Changing our mind

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The day after tomorrow is a “Precepts Day.” This is a day in which the Buddha encouraged us to take the Eight Mahayana Precepts—to avoid killing, stealing, sexual behavior, lying, intoxicants, overeating, distracting activities—and so forth. I look forward to it. I like knowing that the universes are filled with an ocean of similarly minded beings all kneeling down taking precepts together on those special days when we reaffirm our commitment to live with our vows, to uphold an ethical way of life. We are all elbow-to-elbow on those mornings before the sun slips over the eastern horizon, sending its long red fingers throughout the calm sky.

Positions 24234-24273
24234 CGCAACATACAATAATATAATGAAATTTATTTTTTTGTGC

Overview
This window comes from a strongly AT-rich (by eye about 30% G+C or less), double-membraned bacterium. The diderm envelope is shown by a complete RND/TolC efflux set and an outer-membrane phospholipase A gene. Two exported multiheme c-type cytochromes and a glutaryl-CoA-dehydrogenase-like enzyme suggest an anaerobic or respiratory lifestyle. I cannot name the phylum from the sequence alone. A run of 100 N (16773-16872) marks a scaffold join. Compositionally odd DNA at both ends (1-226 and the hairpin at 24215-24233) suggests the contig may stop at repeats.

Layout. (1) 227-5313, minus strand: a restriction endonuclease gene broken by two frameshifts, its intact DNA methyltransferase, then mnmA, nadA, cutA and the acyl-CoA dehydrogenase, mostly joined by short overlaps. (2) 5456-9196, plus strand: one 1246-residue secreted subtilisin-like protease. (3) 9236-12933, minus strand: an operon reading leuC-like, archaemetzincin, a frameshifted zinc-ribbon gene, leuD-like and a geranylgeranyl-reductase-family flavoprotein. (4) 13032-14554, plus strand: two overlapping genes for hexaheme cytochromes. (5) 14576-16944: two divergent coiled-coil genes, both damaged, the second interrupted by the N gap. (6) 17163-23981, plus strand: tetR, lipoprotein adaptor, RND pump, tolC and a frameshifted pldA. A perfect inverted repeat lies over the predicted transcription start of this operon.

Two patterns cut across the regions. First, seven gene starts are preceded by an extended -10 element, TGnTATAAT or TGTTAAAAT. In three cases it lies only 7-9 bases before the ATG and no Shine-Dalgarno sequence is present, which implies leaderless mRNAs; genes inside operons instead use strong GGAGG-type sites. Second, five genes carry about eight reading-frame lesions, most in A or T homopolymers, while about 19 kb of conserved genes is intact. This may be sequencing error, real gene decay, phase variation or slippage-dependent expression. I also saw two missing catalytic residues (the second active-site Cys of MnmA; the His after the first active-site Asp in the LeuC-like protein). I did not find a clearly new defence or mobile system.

We have all made commitments to ourselves before. Some that we have upheld, and some we haven’t. There was never any long-term penalty for us when we failed, once we got past the momentary disgust or disappointment with ourselves. Maybe there was a surfacing of guilt here and there, from time to time; but nothing we couldn’t swallow back into that dark oblivion of ourselves.

Sometimes we made commitments to others as well—our parents, our friends, our lovers or spouse. We never kept all of those either, and there was less disappointment and guilt because, after all, they are “out there.” They aren’t a part of us. They aren’t in our head screaming at us. We can walk away. Or at least that’s what we tell ourselves.